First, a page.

Sitting behind a computer screen or at a desk for hours isn't the most stimulating way to spend time, but it's inevitable for many of us. Physical activity is a great way to break out of a creative slump, especially if you've been staring at a screen since you woke up. Get the blood flowing, let some Trick Daddy run through your speakers, and punch somebody in the face. Working out in general is great, but there’s something great about taking out frustrations on a heavy bag, or the face of a willing participant with appropriate protective headgear. I recommend giving the heavy bag a few rounds, and seeing where it takes you. I do not recommend punching anyone in the face who didn’t sign up to be punched. I will not bail you out. Do not go to jail on my account. Do consider finding the form of physical activity that you enjoy the most and sticking with it. Do not listen to Drakey R&B songs while attempting to perform the aforementioned vigorous activity.

 

7. Switch your routine up.

Experiencing new sights and sounds is a great way to find inspiration. Even if you can't afford to travel often, adding variety to your daily routine might do the trick. If you eat the same meal for breakfast, take the same route to work, listen to the same music during your break, and get served by the same waitress at the coffeehouse on 39th and Lenox (you know, the one with the braids?) every single day, it's probably time to switch things up. Force your brain to break out of monotonous routines. You don't have to spend a lot of extra time to break your routine. If you're eating out for lunch anyways, consider trying at least two new locations every week. If you have to drive in rush hour traffic, try a few different routes. Turn off autopilot and continue to explore the world around you.

 

8. Watch a documentary about somebody you draw inspiration from or look up to.

We have access to endless amounts of content. It's all a click away. Use the internet to your advantage when you hit mental roadblocks. I'm not talking about scrolling your timeline endlessly, I'm talking about intentionally seeking out inspiration from the people who you look up to. Think about people whose work you admire, and look for documentaries, interviews, or other video content about them. Doesn’t matter if it’s Hulu, NetFlix, or YouTube. Learning more about people you admire might help you to think of new ways to approach the task at hand. Learning more about their lives can help you to draw connections to your own experiences and goals.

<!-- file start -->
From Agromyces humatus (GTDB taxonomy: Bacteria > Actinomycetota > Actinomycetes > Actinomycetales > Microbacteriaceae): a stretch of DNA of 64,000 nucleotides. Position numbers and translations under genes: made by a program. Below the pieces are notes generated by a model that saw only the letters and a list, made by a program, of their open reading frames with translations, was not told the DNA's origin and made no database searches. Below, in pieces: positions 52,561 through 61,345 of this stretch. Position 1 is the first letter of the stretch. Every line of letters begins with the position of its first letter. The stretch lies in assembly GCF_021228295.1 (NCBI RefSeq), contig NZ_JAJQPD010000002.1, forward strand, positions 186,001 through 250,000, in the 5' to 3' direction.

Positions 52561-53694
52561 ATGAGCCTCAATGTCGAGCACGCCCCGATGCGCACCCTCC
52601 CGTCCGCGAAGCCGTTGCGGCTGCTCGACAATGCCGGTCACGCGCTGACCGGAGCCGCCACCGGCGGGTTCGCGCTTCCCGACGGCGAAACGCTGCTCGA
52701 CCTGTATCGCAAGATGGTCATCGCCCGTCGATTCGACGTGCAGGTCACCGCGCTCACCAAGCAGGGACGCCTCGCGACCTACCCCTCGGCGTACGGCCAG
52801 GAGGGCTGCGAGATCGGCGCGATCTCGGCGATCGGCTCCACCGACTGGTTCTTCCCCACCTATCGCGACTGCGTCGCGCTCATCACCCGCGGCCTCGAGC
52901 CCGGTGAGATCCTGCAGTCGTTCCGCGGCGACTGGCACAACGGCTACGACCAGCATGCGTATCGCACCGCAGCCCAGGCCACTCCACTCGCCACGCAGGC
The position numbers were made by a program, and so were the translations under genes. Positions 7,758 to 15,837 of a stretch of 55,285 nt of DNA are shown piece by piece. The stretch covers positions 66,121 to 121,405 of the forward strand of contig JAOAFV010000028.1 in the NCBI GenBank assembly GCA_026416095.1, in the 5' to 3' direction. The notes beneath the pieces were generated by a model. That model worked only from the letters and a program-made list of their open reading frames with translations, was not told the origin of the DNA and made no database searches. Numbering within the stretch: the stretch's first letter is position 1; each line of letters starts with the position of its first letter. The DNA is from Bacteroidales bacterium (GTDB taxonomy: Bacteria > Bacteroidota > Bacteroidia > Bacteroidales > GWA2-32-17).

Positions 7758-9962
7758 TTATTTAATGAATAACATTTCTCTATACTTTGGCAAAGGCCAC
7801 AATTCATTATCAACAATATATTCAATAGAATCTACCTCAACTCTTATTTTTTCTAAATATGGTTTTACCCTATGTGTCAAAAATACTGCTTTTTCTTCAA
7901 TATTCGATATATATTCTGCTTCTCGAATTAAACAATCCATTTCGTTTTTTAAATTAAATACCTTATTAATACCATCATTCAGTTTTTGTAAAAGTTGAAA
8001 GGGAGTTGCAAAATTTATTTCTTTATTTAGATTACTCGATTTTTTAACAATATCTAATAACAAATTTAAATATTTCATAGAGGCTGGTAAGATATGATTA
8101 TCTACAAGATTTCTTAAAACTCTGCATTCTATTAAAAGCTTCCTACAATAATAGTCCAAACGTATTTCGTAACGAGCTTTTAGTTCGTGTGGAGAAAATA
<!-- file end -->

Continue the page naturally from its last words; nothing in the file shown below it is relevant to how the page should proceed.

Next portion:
9. Sleep more.

It’s hard to be disciplined or focused when you’re struggling to keep your eyes open. Many of us are constantly sleep-deprived, and it hurts our productivity more than we know. Lack of sleep makes your brain process information slower and forget things quicker. It will also negatively affect your mood. Sleeping more isn't a waste of time - it will help you to be happier, healthier, and more efficient with your waking hours. Most adults need between 7 and 9 hours of sleep per night to function at their best. Being "busy" isn't an excuse, because sleep deprivation puts you in position to move more inefficiently and ineffectively. Prioritize sleep, and not just on the weekends. It will serve you well.


"Don't be afraid to lean on the homies for support, encouragement, and accountability purposes. They need you just as badly as you need them."

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10. Lean on the homies, guilt-free.

Say it with me: “I. Am not. Alone.” It’s hard to remember sometimes. Being communicative can be difficult - particularly during busy, stressful, and gloomy seasons.  Half the time, we keep problems close to our chest, because we don't want to burden anyone else with our struggles. Never forget that there are people who are experiencing similar struggles, hardships, and insecurities. We all need someone to lean on. Even if your friends are experiencing different setbacks, they can empathize with the way you feel. They can provide outside opinions and moral support. At your lowest points, they can remind you of who you are. Don’t be afraid to vent to your friends. If no one wants to hear you out, consider finding better friends. We're all going through something. Having people to talk it out with is a necessity. Don't be afraid to lean on the homies for support, encouragement, and accountability purposes. They need you just as badly as you need them.

 

11. Put your phone on airplane mode and push through.

Sometimes, we just have to focus on what matters the most. Block out all those distractions. Start with your phone. How much work can you accomplish in twenty minutes if there are no distractions to impede your progress? I’m talking texts, apps, tweets, DM’s - all of it. Consider putting your phone on airplane mode and working for a predetermined amount of time. When days feel too hectic or motivation is lacking, I like to set a 20 minute timer, dial in, and work until the buzzer rings. My reward? A five to ten minute break, some sort of snack, and the satisfaction of seeing tangible progress take place. You might surprise yourself with how fast you work when you're truly dialed in and working against the clock.